Proper selection of thermal interface materials (TIMs) is crucial for the efficiency of electronic devices, has been proven to reduce the cost of ownership, reduce system power consumption and increase operational lifetime. The IDTechEx Research report Thermal Interface Materials 2015-2025: Status, Opportunities, Market Forecasts
finds that this market will be $1.3 billion in 2015, growing to $3 billion in 2025.
Portable and wearable electronics require miniature high density circuits, often housed in airtight enclosures. Heat management is therefore a big problem which is growing with the increasing demand for smaller and more powerful products. Thermal management technology has to evolve quickly to keep up with this relentless advance of electronic component and product design. The range of TIMs available a decade ago are now redundant and that is leading to extensive development of advanced materials and structures which can manage heat better and as a result enable electronics to operate faster.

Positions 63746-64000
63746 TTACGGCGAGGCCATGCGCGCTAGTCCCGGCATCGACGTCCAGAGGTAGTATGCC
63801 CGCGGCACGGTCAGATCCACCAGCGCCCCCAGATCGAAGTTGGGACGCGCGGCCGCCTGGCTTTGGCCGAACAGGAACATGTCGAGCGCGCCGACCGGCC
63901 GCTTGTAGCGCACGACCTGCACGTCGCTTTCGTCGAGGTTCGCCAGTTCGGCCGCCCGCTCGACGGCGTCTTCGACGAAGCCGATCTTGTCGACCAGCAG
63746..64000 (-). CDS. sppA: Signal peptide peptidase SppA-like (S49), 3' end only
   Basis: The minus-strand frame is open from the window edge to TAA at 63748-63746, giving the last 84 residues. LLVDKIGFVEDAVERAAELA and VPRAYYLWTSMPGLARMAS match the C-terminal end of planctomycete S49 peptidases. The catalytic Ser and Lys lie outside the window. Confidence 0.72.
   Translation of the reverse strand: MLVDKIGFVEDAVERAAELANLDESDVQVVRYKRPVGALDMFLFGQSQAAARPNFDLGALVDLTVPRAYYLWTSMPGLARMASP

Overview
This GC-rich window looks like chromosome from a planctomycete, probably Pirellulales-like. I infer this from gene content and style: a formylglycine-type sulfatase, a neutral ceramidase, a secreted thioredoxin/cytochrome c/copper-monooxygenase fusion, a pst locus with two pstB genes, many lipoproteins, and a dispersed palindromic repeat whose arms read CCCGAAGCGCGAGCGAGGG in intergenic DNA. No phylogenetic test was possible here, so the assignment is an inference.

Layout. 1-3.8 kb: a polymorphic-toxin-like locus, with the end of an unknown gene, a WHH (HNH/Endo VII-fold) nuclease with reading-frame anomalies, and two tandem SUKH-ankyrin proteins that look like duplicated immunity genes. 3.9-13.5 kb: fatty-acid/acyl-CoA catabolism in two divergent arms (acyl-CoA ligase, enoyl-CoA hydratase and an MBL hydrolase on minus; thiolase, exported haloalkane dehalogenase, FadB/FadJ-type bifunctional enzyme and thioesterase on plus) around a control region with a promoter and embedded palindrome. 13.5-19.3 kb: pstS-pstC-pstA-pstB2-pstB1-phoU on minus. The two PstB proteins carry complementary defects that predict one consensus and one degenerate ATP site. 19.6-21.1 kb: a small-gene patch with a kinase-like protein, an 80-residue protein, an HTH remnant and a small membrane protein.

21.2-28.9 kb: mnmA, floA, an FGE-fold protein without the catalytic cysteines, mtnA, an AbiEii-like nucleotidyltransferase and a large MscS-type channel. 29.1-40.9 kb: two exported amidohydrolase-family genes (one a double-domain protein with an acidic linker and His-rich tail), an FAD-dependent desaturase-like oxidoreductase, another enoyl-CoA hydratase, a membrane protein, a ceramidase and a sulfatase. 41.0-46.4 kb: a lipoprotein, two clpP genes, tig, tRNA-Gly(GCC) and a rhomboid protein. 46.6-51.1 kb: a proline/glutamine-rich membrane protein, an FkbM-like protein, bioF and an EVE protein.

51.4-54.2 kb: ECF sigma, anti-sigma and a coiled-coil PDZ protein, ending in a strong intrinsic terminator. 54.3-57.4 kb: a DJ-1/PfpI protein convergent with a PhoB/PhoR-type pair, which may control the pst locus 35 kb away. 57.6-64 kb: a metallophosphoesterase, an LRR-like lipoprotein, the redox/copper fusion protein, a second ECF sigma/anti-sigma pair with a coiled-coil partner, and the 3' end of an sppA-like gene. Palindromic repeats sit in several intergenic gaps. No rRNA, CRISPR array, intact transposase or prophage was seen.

The IDTechEx Research report details the current state of the market, a geographic breakdown of the market and annual forecasts to 2025 for the different TIM types - including greases, gels and pastes, liquids, elastomeric pads, metals and phase change materials. The technologies and chemistries are described and compared, and performance data from a wide selection of commercially available products is benchmarked.
The importance and opportunities in these application sectors is also forecasted annually to 2025:
- LED lighting
- Telecommunications equipment
- Automotive electronics
- Industrial computing
- Defence and aerospace electronics
- Consumer and mobile handheld electronics
- Medical electronics
- Wireless sensor networks
- PCB testing equipment
The forecasts have been compiled after an extensive interview program with TIM manufacturers and using financial data published by public companies. The report also includes detailed profiles of 29 companies working in this industry.
The report also explores many new and emerging disruptive materials. Traditionally, TIMs have been micro-structured, but R&D is increasingly focussed on nano-structuring which can involve using nanomaterials such as carbon nanotubes
or graphene, metallic nanoparticles as fillers for polymeric TIMs and nano-structuring a bulk ceramic or metal foam.
Top image: Bergquist Sil-Pad®. Source: Henkel, with permission